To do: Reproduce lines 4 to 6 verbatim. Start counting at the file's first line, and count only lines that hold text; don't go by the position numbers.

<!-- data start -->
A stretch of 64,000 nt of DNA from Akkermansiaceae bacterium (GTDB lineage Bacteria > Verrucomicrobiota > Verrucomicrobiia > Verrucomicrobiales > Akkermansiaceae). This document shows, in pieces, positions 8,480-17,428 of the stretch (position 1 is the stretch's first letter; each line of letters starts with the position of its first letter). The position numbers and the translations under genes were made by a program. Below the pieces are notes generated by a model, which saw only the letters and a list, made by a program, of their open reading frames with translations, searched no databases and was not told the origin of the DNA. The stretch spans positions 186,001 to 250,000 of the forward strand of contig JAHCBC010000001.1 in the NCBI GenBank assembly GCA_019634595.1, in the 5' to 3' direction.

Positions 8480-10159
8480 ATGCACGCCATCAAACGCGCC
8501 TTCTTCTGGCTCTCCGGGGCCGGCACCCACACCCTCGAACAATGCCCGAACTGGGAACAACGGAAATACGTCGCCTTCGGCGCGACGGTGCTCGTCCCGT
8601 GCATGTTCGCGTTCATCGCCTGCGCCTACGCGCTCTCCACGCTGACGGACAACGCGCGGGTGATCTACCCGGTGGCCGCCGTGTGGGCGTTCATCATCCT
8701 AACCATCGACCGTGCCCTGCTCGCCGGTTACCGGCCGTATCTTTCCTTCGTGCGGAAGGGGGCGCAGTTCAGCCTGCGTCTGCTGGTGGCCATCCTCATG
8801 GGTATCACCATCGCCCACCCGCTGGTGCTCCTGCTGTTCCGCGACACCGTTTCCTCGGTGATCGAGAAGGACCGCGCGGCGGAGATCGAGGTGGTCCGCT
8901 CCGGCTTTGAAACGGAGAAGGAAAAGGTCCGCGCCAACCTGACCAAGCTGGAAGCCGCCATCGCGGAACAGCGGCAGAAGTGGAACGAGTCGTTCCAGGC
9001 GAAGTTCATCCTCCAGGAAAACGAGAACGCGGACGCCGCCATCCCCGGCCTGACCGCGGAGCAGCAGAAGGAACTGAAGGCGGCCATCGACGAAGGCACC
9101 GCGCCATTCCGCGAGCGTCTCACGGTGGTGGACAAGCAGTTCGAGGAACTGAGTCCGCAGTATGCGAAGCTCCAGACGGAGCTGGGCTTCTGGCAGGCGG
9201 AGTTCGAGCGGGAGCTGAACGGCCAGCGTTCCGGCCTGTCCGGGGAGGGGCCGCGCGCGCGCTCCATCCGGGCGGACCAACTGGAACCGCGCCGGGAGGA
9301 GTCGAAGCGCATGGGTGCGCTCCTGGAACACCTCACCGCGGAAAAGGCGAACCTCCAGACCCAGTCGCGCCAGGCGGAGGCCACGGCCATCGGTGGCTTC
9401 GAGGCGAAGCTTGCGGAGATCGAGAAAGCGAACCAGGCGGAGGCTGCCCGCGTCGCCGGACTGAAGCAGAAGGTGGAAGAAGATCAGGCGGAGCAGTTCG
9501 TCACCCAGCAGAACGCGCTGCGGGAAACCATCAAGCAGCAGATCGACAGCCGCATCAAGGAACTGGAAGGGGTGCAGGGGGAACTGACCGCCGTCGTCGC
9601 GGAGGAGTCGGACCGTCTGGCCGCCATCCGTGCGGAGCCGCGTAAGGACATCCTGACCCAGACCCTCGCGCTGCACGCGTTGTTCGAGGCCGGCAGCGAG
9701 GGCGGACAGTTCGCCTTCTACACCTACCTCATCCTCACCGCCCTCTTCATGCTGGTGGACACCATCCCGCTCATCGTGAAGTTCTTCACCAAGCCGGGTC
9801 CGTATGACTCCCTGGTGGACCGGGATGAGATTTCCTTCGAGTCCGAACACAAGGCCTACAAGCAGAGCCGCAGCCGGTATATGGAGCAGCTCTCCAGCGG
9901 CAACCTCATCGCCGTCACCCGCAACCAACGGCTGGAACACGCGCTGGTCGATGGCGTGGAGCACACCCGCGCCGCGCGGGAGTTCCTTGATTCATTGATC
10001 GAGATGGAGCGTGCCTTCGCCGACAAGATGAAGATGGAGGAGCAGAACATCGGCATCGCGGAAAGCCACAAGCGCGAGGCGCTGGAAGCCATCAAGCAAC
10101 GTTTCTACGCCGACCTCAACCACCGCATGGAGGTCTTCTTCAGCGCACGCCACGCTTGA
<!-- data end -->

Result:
8501 TTCTTCTGGCTCTCCGGGGCCGGCACCCACACCCTCGAACAATGCCCGAACTGGGAACAACGGAAATACGTCGCCTTCGGCGCGACGGTGCTCGTCCCGT
8601 GCATGTTCGCGTTCATCGCCTGCGCCTACGCGCTCTCCACGCTGACGGACAACGCGCGGGTGATCTACCCGGTGGCCGCCGTGTGGGCGTTCATCATCCT
8701 AACCATCGACCGTGCCCTGCTCGCCGGTTACCGGCCGTATCTTTCCTTCGTGCGGAAGGGGGCGCAGTTCAGCCTGCGTCTGCTGGTGGCCATCCTCATG